Three quarters of Maraş (Varosha) illegally
occupied by Greek Cypriots’ claims former
The subject of the return of Maraş or Varosha to the Greek Cypriots has been the subject of fierce debate and counter claims as to who is the rightful owner of this part of the town of Famagusta in Northern Cyprus and the news just published by T-VINE as detailed below looks certain to spark fresh interest in this ongoing issue as to who is the rightful owner of Maraş (Varosha)!
NEWS/UK from T-VINE
A series of conferences in London by Taner Derviş, the former head of Evkaf, last month has turned on its head all perceptions about the ownership of the Cypriot town of Maraş. Among the many bold claims Derviş made were that Evkaf land was never sold by Turkish Cypriots to the British and evidence gleaned from title deeds “prove” that Turkish-owned property was “illegally transferred” to mostly Greek Cypriot owners while the island was under British rule.
Under Turkish control and uninhabited since the 1974 War, Maraş (also known as Varosha) is part of Famagusta district on the eastern coast of Cyprus. The town is presented by the Greek Cypriot side as inalienably “theirs”. Resolutions have been passed by the United Nations and European Parliament demanding its return to its “lawful” inhabitants, while South Cyprus leaders regularly put forward motions that Greek Cypriots be allowed to return as a confidence-building preliminary to the Cyprus talks.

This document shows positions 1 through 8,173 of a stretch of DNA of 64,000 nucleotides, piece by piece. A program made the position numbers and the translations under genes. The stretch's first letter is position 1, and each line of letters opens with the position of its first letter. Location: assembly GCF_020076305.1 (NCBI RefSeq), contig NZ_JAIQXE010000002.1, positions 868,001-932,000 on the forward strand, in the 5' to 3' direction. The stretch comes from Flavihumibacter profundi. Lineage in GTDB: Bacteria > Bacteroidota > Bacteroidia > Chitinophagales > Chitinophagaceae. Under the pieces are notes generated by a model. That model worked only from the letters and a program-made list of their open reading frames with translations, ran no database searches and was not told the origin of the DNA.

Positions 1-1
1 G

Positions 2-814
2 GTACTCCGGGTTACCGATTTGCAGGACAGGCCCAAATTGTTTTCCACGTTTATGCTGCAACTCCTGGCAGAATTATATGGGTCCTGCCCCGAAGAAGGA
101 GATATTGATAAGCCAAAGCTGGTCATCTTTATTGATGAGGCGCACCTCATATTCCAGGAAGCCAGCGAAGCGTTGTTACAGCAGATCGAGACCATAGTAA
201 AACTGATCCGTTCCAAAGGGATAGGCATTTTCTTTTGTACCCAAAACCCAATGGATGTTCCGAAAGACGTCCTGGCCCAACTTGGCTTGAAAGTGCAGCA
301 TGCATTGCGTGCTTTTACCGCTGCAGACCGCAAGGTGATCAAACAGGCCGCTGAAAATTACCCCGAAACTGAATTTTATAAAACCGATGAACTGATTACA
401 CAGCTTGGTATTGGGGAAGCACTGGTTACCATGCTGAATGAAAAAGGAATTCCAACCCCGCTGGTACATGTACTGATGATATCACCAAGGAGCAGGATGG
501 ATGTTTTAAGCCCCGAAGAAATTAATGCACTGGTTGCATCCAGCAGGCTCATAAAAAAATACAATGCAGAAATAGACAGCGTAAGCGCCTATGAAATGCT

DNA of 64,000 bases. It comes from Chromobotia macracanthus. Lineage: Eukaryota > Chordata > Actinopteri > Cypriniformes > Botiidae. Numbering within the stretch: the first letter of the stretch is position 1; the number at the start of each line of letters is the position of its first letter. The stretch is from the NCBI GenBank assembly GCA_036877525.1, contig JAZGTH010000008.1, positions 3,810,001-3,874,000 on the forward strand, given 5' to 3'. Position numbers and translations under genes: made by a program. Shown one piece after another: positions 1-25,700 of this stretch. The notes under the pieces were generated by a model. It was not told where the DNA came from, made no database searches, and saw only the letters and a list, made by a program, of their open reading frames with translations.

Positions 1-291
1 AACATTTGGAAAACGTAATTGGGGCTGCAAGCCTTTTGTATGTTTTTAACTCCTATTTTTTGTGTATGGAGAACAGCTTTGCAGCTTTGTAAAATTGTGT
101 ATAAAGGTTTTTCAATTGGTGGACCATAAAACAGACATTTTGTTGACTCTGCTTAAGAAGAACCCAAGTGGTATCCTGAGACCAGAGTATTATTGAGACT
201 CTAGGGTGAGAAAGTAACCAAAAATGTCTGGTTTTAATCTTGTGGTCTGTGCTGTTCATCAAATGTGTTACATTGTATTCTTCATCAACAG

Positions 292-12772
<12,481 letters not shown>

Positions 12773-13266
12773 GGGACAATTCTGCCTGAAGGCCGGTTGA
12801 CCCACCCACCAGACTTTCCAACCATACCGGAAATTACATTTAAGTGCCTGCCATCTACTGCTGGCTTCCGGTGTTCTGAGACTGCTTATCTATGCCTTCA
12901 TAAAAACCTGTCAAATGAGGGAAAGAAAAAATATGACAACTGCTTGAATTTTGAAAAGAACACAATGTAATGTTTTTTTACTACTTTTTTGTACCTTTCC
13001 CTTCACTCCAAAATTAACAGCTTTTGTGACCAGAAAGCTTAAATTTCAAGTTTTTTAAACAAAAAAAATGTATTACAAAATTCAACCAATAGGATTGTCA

Some on the Turkish side have long claimed Maraş is Turkish-owned, but have failed to present any significant facts to support their case. Any information that has been forthcoming, usually via media reports, is often in Turkish and not easy to find for those outside of the island.
Titled ‘Property and compensation rights of Evkaf Foundation and the Issue of Maraş’, Derviş’ comprehensive presentation aimed from the outset to demonstrate that this once fashionable seaside town that was frequently graced by British and Hollywood stars is, in fact, legally Turkish-owned.
Maraş measures 2.3 square miles and, according to Derviş, Evkaf owns the deeds to some 500,000 dönums – pretty much the entire area.
The Ottomans formed Evkaf in Cyprus in 1571
When the Ottomans conquered the island back in 1571, one of the first things they set up was the Evkaf (short for Kıbrıs Vakıflar İdaresi or the Islamic Trust of Cyprus). The Sultan’s edict laid down the principles for its administration. These state that any property bequeathed to Evkaf for the benefit of Cyprus’ Muslim community is ‘irrevocable, perpetual and inalienable’. Should Evkaf be deprived of its property, it must be compensated for loss of use and revenue.